For us, the word occupation has always stood for colonialism, land theft, genocide, dispossession, and death. It is a word and a concept we have fought to bring to an end for over sixty years. Yet the Occupy movement that has arisen in public squares, in cities and towns around the world, from the centre of imperialism in the US, Wall Street itself, is an occupation that can serve as a source of hope for liberation, for decolonization, for an end to the racist occupation of our homeland.

Seeing the youth of the West in the streets rejecting the brutal consequences of the system of imperialism and capitalism once more, we salute you, we stand with you, and we call: "Occupy Wall Street, Liberate Palestine!"

Our political prisoners stood steadfast through three weeks of hunger strike and have today been confronted by yet one more lie, another broken promise on the heap of lies and broken promises of the occupier - rather than our prisoners being freed from isolation, they are remaining in isolation. Ahmad Sa'adat, Palestinian national leader, having already spent two and a half years in solitary confinement, is slapped with yet one more year.

We call upon you to make it clear that despite solitary confinement, Ahmad Sa'adat and the Palestinian prisoners are not isolated, and are part of a global movement and global solidarity. We call upon you to raise the voices, the pictures, and the stories of Palestinian political prisoners at Occupy Wall Street and all Occupy movement events. We, the Palestinian people are also the 99%, those victimized by war profiteers, by racism, by imperialism, by displacement and genocide. Our thousands of prisoners remain in the prisons of the illegal, illegitimate occupier.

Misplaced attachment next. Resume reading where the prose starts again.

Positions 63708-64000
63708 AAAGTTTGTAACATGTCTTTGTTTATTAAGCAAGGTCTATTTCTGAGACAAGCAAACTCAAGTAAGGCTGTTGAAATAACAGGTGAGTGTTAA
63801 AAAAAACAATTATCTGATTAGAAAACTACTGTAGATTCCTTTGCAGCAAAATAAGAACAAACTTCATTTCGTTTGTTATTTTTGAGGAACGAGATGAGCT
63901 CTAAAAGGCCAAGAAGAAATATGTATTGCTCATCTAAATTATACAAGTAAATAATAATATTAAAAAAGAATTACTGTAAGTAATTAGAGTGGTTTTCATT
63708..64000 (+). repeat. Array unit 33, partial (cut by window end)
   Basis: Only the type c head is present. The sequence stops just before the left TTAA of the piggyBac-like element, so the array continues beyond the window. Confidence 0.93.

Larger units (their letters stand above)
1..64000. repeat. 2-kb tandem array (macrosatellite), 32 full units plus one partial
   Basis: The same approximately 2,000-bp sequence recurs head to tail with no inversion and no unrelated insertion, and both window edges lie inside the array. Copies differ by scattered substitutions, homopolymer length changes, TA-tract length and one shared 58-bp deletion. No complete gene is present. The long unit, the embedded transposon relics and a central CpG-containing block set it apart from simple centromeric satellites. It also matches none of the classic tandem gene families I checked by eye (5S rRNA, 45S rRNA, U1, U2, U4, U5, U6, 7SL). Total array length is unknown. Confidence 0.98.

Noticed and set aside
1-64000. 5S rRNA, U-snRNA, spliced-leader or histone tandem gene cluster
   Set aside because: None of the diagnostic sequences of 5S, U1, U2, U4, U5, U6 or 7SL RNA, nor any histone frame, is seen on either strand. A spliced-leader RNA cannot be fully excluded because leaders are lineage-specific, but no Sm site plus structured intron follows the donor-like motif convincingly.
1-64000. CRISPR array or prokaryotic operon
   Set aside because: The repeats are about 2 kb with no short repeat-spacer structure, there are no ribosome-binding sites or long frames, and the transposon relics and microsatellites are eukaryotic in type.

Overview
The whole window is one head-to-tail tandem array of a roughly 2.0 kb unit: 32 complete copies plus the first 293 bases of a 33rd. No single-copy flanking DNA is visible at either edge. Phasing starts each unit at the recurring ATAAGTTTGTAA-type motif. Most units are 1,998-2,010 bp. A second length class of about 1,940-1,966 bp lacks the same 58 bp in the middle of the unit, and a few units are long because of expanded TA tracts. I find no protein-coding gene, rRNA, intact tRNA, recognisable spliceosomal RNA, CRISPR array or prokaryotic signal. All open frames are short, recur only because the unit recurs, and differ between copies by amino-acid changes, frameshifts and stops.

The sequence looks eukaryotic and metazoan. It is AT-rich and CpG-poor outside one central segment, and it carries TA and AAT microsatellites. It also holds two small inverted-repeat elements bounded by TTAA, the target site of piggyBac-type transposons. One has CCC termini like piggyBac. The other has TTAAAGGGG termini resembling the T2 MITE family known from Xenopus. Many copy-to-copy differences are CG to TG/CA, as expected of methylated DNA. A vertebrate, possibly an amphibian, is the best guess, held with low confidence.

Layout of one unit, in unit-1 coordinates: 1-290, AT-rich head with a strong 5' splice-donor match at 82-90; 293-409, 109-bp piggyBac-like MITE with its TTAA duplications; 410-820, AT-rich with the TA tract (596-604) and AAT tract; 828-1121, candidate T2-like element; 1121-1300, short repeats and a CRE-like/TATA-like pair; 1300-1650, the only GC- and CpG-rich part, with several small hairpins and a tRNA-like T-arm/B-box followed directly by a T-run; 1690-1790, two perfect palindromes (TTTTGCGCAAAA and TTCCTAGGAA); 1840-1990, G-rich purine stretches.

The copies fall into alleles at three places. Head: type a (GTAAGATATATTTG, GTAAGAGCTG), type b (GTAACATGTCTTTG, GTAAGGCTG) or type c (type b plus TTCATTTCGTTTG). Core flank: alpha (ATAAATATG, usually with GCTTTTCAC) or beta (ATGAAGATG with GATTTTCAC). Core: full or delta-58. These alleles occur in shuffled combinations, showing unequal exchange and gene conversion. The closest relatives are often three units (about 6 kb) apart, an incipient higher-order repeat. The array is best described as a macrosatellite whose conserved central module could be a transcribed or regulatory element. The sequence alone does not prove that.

Raise their voices among yours, and stand together for the liberation of Wall Street, Palestine, and all of our oppressed and stolen land and people!

Take Action!

1. Picket, protest or call the Israeli embassy or consulate in your location and demand the immediate freedom of Ahmad Sa'adat and all Palestinian political prisoners. Make it clear that you expect the demands of Palestinian prisoners on hunger strike to be immediately implemented, including an immediate end to the isolation of Ahmad Sa'adat! Send us reports of your protests at Israeli embassies and consulates.